1864, photographer unknown, Woodbury Company, public domain

Edward’s representation on the FamilySearch Shared Tree is minimal, giving the lie to this post’s title.

There are sources on FamilySearch that can expand the pedigree a little and Geni offers more connections. I’m hesitating to add some of the information I have found because of doubts regarding Edward’s father. One online tree says Clare Blyth died in 1820. Another Clare died in 1837 aged 78 and the calculated birth year of 1759 fits a birth record but indicates a late age to marry in 1808 and have four children with Catharine SAUNDERS. (Catharine’s parents and sisters have representation on the Shared Tree.)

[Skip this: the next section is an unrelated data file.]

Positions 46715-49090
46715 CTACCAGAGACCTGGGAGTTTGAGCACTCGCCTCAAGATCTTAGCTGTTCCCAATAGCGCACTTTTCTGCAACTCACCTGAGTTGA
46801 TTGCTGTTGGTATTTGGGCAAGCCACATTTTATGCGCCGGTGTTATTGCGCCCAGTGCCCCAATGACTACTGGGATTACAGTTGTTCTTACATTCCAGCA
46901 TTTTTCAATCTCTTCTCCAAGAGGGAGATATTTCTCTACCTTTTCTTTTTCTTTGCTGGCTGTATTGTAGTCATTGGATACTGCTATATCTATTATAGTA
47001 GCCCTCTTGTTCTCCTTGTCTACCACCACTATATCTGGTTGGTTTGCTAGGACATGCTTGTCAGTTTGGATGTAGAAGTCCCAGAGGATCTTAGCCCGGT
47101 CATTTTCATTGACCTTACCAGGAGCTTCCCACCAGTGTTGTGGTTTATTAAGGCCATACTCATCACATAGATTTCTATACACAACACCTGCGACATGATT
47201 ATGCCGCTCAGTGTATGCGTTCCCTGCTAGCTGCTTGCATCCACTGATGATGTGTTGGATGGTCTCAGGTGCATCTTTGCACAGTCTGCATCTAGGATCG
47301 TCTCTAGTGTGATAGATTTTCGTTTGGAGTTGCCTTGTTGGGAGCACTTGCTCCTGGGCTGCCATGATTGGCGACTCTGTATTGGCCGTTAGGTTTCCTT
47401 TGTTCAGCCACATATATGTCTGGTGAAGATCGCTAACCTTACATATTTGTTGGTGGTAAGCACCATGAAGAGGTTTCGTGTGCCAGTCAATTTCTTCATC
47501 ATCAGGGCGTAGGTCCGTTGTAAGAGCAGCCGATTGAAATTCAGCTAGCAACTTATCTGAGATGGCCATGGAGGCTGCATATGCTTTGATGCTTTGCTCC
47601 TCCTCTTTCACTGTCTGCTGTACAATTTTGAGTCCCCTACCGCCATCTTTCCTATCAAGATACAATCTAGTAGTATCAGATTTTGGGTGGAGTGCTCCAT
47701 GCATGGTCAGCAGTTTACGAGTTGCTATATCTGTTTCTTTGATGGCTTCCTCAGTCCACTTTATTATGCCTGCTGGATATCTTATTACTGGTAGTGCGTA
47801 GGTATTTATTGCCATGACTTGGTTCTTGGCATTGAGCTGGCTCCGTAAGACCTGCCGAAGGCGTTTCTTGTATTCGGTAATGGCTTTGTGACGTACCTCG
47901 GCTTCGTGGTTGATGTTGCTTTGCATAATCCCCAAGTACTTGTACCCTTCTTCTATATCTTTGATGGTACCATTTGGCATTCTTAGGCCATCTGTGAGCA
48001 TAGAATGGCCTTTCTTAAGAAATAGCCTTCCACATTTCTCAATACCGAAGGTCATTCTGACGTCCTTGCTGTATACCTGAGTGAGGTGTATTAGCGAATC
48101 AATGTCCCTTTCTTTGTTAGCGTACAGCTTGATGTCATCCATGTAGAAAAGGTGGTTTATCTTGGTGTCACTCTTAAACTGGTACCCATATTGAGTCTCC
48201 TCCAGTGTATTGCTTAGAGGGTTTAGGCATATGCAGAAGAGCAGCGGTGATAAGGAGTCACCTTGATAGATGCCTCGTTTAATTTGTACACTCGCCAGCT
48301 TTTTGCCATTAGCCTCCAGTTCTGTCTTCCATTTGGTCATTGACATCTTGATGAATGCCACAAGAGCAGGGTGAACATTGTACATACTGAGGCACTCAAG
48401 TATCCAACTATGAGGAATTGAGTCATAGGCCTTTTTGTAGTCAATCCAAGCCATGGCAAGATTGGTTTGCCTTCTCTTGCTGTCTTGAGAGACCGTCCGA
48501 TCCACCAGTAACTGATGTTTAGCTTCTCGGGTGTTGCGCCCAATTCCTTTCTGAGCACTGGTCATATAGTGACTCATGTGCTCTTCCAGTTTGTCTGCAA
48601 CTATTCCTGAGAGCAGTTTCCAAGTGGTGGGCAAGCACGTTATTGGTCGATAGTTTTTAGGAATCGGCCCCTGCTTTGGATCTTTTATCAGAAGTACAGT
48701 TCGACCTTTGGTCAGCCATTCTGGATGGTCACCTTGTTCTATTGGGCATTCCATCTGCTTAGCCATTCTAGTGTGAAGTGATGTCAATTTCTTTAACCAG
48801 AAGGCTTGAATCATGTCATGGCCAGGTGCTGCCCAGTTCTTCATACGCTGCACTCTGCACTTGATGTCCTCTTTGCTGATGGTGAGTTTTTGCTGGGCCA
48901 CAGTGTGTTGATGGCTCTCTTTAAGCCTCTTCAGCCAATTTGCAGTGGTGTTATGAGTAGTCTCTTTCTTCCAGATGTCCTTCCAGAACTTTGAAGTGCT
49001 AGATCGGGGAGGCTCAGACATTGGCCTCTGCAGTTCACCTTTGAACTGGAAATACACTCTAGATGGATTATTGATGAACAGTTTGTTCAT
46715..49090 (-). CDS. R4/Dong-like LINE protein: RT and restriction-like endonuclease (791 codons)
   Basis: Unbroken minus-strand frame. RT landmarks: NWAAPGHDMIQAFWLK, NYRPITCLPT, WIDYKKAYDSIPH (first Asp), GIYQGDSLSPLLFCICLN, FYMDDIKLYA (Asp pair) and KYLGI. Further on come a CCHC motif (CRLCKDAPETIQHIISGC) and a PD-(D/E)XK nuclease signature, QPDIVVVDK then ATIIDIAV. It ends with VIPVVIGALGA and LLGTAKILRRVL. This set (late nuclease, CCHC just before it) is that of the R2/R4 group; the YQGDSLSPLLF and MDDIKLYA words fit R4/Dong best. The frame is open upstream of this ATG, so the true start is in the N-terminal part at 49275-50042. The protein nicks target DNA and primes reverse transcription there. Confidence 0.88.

Another puzzle regarding Edward’s father is this notice in a newspaper.

It seems odd that a 31 year-old worsted weaver would feel threatened by the press-gang. Fourteen years later a Clare Blyth in London ended a partnership with  Leeds woolstapler John BELL.

Note the Ironmonger Lane address. When an English census enumerator finally caught up with Edward in 1871, our naturalist was very precise when giving his birthplace.

Two years before his death, Edward was mentioned in a Pall Mall Gazette article titled Fragments of Science.